'Translation is like a mistress'

HYDERABAD: It was a power-packed performance and the words of one, a lyricist and the other, a diplomat were far from diplomatic. The duo came down hard on the powers-that-be for neglect

Published: 17th January 2012 04:40 AM  |   Last Updated: 16th May 2012 06:16 PM   |  A+A-


Gulzar at the press meet

HYDERABAD: It was a power-packed performance and the words of one, a lyricist and the other, a diplomat were far from diplomatic.

The duo came down hard on the powers-that-be for neglecting Indian languages as they made a strong pitch for greater acceptance of regional literature.

Speaking to the media after the inaugural of the Hyderabad Literary Festival at the Taramati Baradari, lyricist Gulzar and writer and Indian Ambassador to Bhutan Pawan Varma were unanimous in their view that “we cannot afford to be a nation of linguistic half-castes.” “This is where the Sahitya Akademi has failed the writers in Indian languages. The translations rot in godowns and the need for better publication and distribution is never paid attention to,” lamented Gulzar, weighing each word carefully.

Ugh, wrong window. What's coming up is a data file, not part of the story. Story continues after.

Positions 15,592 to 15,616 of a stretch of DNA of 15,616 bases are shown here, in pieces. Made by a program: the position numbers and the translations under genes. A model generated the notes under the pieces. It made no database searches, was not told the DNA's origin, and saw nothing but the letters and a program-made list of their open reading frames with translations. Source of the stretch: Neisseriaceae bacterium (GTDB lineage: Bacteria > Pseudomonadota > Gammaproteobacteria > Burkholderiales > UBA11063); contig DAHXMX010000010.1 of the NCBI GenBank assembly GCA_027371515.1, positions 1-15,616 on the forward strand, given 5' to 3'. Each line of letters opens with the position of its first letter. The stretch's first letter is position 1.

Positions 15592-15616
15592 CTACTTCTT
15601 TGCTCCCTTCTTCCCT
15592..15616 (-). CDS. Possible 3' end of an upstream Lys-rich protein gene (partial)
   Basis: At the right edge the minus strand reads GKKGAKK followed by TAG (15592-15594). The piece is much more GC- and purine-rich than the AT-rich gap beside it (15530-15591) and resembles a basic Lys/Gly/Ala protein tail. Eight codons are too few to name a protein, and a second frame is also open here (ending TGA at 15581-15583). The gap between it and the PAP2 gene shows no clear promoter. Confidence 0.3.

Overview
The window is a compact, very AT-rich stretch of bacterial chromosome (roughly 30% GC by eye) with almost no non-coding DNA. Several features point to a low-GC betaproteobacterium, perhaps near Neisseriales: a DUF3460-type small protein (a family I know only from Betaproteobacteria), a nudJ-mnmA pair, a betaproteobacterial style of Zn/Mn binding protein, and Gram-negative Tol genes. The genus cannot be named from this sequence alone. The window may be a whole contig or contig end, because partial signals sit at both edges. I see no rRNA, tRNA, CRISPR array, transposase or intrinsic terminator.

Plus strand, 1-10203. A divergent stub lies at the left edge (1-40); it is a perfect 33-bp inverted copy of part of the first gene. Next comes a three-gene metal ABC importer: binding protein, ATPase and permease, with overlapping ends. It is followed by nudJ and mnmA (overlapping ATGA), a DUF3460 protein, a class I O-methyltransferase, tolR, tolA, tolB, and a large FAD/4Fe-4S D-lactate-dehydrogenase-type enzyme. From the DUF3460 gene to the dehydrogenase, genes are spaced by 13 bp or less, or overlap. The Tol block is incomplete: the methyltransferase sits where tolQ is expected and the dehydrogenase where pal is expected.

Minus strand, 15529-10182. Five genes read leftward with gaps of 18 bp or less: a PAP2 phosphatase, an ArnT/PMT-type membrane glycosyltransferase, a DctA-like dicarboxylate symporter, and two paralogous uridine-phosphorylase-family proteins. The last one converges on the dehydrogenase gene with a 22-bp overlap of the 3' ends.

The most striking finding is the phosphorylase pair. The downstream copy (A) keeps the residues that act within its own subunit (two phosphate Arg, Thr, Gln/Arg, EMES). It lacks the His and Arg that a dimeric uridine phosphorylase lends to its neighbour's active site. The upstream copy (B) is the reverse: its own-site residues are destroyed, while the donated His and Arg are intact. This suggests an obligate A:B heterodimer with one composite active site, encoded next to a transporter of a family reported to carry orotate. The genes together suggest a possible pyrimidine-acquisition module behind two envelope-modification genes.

Writer of 17 non-fiction books and launching his first fiction, ‘When Loss is Gain’, Varma mooted a campaign to change the education system to make it inclusive of Indian languages.

“Till Class VI, a child should be taught in his mother-tongue and taught one Indian language separately,” said Varma who feels that one-way cultural globalisation will create a “rootless educated elite.” Both shared a similar view on preserving and encouraging the love for literature. “More students from schools and colleges should be allowed to literary festivals. It has to be open to the masses to initiate a movement,” felt the duo.

Speaking of languages, a plea to keep Urdu alive was never so poignant.

“Use the language. Keep the Urdu script alive, it will be a pity to lose it,” said Gulzar who opined that a language which is alive is bound to change with time.

“If a language is not growing to accommodate the changing world, it becomes an ancient relic to be preserved carefully on a shelf,” he observed. The distinct flavour of Deccani poetry was also touched upon by the poet.“Deccani has a style which is unique. Initially it was used only for inducing humor in movies, something which drew protests from its speakers. However, the unique dialect is something Hyderabad should be proud of,” said Gulzar.

The translator and translated also assumed alternate identities as Gulzar and Varma debated the nuances of a translation which retains the essence of the original.

“Translation is like a mistress. If she is beautiful, she is not faithful, and vice-versa,” quipped Gulzar, half-joking.

His book, Neglected Poems of Gulzar translated by Pawan Varma is set to be launched next week. Varma's When Loss is Gain was launched at the festival on Monday evening.

India Matters


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